|Yesterday 01:16 AM|
just a little feedback... I used the basic information presented in this thread to decide on my lighting for my 10 gallon work tank...
I'm running (1) 13W spiral CFL bulb and (1) 18W spiral CFL bulb in my stock hood (horizontally mounted, with aluminum foil glued on the inside of the hood to make it reflective). Running no CO2 (although I have been dosing a cap full of flourish excel once a week), currently lightly stocked and running for about 6 weeks or so since I planted it. Lights are on a timer to come on from 7am - 12pm then off for an hour (lunch time) then back on from 1pm - 4pm. Substrate is miracle grow capped with gravel capped with Tahitian moon sand (didn't like the brown gravel look after I made a mess planting)
I have DHG, HC, dwarf onion, vals, and a couple others that I can't remember the name of... the vals just melted (original leaves), but has new healthy growth and good roots growing on a couple plants that I can see the root growth from the side of the tank under the substrate.
Here are a couple pictures to show the growth...
first pic 10/22 just a day or so after planting, second pic was 12/3... the DHG is spreading nicely and starting to fill in. The HC I accidently siphoned some up which has been floating (trying to grow roots that I can replant it), but from what is still planted I don't think it has really spread, but it looks much healthier than it was in the first picture (it had been in my 55 for a couple months before transplanting in to this tank). I think it might be slowly spreading, it is on the side of the tank with the 18W bulb.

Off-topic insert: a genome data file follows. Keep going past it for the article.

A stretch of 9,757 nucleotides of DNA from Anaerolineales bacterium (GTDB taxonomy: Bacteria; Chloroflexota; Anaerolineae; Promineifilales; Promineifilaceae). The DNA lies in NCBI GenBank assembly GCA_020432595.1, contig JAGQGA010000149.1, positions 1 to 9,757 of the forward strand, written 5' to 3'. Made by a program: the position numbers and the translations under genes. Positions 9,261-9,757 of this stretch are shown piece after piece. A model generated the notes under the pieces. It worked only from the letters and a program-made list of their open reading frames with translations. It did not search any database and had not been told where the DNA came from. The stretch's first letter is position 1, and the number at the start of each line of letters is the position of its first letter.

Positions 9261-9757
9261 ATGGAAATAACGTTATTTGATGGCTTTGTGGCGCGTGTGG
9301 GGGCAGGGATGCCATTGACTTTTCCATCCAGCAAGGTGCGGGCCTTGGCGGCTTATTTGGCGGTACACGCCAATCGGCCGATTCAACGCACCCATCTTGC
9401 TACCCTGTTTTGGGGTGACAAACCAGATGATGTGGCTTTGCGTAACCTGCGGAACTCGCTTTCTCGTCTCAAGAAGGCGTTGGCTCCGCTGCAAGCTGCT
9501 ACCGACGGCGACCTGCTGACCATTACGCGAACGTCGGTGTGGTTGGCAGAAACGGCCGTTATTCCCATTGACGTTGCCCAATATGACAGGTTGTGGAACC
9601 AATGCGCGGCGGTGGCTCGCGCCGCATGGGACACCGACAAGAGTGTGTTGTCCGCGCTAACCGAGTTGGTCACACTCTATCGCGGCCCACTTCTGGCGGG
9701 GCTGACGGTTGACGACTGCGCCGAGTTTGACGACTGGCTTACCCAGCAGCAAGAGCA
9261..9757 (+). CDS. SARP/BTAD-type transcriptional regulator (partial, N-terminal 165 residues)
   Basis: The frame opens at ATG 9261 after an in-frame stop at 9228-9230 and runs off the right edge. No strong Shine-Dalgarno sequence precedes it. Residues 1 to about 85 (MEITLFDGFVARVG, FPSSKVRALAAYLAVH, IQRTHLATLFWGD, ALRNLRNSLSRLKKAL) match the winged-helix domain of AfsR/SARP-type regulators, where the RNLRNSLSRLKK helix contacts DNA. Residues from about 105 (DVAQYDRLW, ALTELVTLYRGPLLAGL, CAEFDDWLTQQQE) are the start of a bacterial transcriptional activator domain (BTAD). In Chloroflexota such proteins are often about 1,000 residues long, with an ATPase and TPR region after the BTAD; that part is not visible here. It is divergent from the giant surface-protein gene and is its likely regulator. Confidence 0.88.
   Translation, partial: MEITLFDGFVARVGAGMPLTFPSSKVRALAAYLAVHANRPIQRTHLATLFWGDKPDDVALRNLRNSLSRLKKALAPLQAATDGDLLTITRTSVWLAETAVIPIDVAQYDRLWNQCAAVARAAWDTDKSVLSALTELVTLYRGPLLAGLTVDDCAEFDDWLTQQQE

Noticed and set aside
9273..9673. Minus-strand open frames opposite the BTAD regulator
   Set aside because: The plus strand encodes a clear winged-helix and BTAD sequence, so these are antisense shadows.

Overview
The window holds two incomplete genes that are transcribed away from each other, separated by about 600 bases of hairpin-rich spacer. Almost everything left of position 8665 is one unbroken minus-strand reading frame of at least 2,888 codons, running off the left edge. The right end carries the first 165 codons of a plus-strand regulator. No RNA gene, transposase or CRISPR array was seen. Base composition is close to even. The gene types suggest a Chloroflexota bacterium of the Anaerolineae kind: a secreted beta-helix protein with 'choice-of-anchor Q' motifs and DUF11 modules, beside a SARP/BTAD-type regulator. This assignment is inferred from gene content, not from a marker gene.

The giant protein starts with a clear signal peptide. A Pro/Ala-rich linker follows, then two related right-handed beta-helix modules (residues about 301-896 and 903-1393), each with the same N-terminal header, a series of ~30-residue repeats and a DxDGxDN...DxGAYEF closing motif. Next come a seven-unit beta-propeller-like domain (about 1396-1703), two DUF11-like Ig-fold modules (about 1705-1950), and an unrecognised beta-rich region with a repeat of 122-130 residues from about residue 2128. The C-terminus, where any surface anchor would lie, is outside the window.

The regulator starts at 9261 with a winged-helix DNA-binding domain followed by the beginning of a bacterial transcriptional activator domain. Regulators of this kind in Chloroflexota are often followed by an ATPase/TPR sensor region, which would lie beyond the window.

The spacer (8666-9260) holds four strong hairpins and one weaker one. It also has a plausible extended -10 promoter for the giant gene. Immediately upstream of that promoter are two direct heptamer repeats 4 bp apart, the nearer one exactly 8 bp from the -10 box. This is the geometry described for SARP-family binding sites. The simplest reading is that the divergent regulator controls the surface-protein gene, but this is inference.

Nothing huge, but still pretty nice growth I think for a low tech tank (only my 2nd attempt at planting a tank, and its doing better than my 55 that I planted first).
|12-05-2013 04:11 PM|
low - 20-35 PAR
medium - 40-60 PAR
high - above 60 PAR
too high - above 90-100 PAR
I may change my mind next week, next month, etc.
|12-05-2013 06:26 AM|
This has been sooooo helpful. Thanks to all who put the time in to help newbies like myself have much better chances of success. My tank journal will credit this thread. I am building a rising fixture for my shop lights tomorrow!
I didn't realize it would ressurect this thread to the top of these forums and bump others down, sorry heh.
|11-25-2013 06:07 AM|
Values between 10-30 are considered low light.
Values between 30-80 are considered medium light.
Values between 80-120 are considered high light.
|10-30-2013 05:12 PM|
I think you're OK, the lighting will be slightly different with the U shape vs. the spiral shape I would guess, but should be fairly close I would think. This isn't an exact science, so the best we can do is get a good estimate unless you spend the money to get your own PAR data to run the tests on your specific set up.
I'm running a similar split, I have a 13W spiral CFL in my left and an 18W spiral CFL in my right (because I originally bought 2 of each and had the 18W's in but one of the 18W bulbs burned out within a day, must have been a bad light...) so I'm running 31W total vs. your 30W.
I am getting some pretty rapid algae growth though, so I might back down to two 13W bulbs because my tank is still cycling so can't add anything to help with the algae yet...